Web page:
Date of Award


Document Type


Degree Name

Doctor of Philosophy (PhD)

Legacy Department



Maloney, Michael T

Committee Member

Thomas , Charles J

Committee Member

Miller , Daniel P

Committee Member

Sauer , Raymond D


A firm submitting a bid in a procurement auction is sometimes also listed as a subcontractor in one or more competing bids. This paper theoretically and empirically examines how such horizontal subcontracting affects welfare and price competition. I first specify a model of horizontal subcontracting which endogenizes the roles of the subcontracting firms as well as a negotiated payment for subcontracted work. The model shows that horizontal subcontracting always weakly increases welfare by enabling more efficient allocation of production but has two opposite effects on price competition: an efficiency effect and a strategic effect. The efficiency effect arises when firms use the subcontract to lower production costs and submit lower bids. However, horizontal subcontracting can soften competition by allowing strategic firms to raise each other's opportunity costs of winning the auction, producing higher bids. I find empirical support for the model's implications using detailed data collected from highway procurement auctions in California. I find that strategy-driven horizontal subcontracts yield 6% higher prices relative to efficiency-driven horizontal subcontracts.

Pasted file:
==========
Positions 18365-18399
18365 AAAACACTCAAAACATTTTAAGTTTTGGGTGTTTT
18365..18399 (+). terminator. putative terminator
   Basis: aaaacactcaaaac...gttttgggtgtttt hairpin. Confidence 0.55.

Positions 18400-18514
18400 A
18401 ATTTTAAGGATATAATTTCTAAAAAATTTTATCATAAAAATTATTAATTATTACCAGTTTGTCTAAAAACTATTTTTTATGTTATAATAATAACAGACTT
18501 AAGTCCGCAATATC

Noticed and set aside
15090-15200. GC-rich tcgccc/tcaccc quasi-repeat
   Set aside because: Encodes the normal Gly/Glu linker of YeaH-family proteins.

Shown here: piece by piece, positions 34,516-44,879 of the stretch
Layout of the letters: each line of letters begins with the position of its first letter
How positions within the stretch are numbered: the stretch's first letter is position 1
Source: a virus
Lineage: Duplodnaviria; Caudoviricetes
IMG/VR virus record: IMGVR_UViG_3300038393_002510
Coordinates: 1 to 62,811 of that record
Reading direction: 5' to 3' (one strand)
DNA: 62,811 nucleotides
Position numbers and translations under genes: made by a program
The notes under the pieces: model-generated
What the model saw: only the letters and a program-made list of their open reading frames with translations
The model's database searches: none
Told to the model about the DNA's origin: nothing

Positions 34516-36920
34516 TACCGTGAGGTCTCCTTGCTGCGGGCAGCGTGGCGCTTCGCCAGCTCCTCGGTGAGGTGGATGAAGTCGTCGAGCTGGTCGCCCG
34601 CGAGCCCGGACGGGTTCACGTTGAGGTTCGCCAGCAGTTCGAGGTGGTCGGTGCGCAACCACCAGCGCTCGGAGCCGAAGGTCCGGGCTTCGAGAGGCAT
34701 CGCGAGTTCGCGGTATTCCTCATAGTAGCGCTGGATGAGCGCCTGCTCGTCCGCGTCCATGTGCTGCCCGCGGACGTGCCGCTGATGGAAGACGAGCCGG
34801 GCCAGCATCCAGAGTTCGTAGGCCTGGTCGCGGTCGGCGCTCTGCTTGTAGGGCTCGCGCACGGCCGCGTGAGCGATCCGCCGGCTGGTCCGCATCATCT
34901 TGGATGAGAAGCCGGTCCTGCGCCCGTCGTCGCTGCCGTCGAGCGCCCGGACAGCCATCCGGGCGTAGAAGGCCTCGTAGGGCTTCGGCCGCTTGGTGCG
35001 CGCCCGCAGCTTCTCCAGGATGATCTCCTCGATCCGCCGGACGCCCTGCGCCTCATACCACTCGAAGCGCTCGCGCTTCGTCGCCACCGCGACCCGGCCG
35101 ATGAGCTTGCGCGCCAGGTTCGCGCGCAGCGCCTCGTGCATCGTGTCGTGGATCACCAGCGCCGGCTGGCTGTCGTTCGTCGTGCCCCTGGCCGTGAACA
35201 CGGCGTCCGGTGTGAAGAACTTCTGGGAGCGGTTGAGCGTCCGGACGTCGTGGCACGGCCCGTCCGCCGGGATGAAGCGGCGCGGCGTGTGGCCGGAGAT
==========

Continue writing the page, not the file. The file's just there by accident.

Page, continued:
Included in

Economics Commons